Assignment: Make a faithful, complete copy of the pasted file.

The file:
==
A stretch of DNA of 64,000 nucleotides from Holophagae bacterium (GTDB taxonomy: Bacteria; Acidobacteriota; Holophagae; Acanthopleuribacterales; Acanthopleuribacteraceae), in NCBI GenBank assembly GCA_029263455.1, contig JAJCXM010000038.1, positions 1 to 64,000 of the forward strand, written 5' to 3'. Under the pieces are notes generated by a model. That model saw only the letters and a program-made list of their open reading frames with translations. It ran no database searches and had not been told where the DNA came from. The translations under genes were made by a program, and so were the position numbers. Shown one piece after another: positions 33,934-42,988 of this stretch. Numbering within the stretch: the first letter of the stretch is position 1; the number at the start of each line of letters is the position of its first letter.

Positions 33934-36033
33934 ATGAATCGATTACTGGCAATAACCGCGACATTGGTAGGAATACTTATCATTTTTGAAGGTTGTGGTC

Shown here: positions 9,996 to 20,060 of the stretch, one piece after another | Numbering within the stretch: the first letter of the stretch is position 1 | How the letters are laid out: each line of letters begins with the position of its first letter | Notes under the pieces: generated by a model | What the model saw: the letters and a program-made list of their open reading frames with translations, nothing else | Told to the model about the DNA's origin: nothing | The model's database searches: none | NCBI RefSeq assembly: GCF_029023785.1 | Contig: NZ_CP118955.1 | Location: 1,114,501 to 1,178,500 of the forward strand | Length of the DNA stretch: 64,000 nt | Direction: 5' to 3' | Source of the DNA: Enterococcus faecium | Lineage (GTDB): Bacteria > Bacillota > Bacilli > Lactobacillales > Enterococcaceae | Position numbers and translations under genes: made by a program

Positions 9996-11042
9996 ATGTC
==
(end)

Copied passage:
A stretch of DNA of 64,000 nucleotides from Holophagae bacterium (GTDB taxonomy: Bacteria; Acidobacteriota; Holophagae; Acanthopleuribacterales; Acanthopleuribacteraceae), in NCBI GenBank assembly GCA_029263455.1, contig JAJCXM010000038.1, positions 1 to 64,000 of the forward strand, written 5' to 3'. Under the pieces are notes generated by a model. That model saw only the letters and a program-made list of their open reading frames with translations. It ran no database searches and had not been told where the DNA came from. The translations under genes were made by a program, and so were the position numbers. Shown one piece after another: positions 33,934-42,988 of this stretch. Numbering within the stretch: the first letter of the stretch is position 1; the number at the start of each line of letters is the position of its first letter.

Positions 33934-36033
33934 ATGAATCGATTACTGGCAATAACCGCGACATTGGTAGGAATACTTATCATTTTTGAAGGTTGTGGTC

Shown here: positions 9,996 to 20,060 of the stretch, one piece after another | Numbering within the stretch: the first letter of the stretch is position 1 | How the letters are laid out: each line of letters begins with the position of its first letter | Notes under the pieces: generated by a model | What the model saw: the letters and a program-made list of their open reading frames with translations, nothing else | Told to the model about the DNA's origin: nothing | The model's database searches: none | NCBI RefSeq assembly: GCF_029023785.1 | Contig: NZ_CP118955.1 | Location: 1,114,501 to 1,178,500 of the forward strand | Length of the DNA stretch: 64,000 nt | Direction: 5' to 3' | Source of the DNA: Enterococcus faecium | Lineage (GTDB): Bacteria > Bacillota > Bacilli > Lactobacillales > Enterococcaceae | Position numbers and translations under genes: made by a program

Positions 9996-11042
9996 ATGTC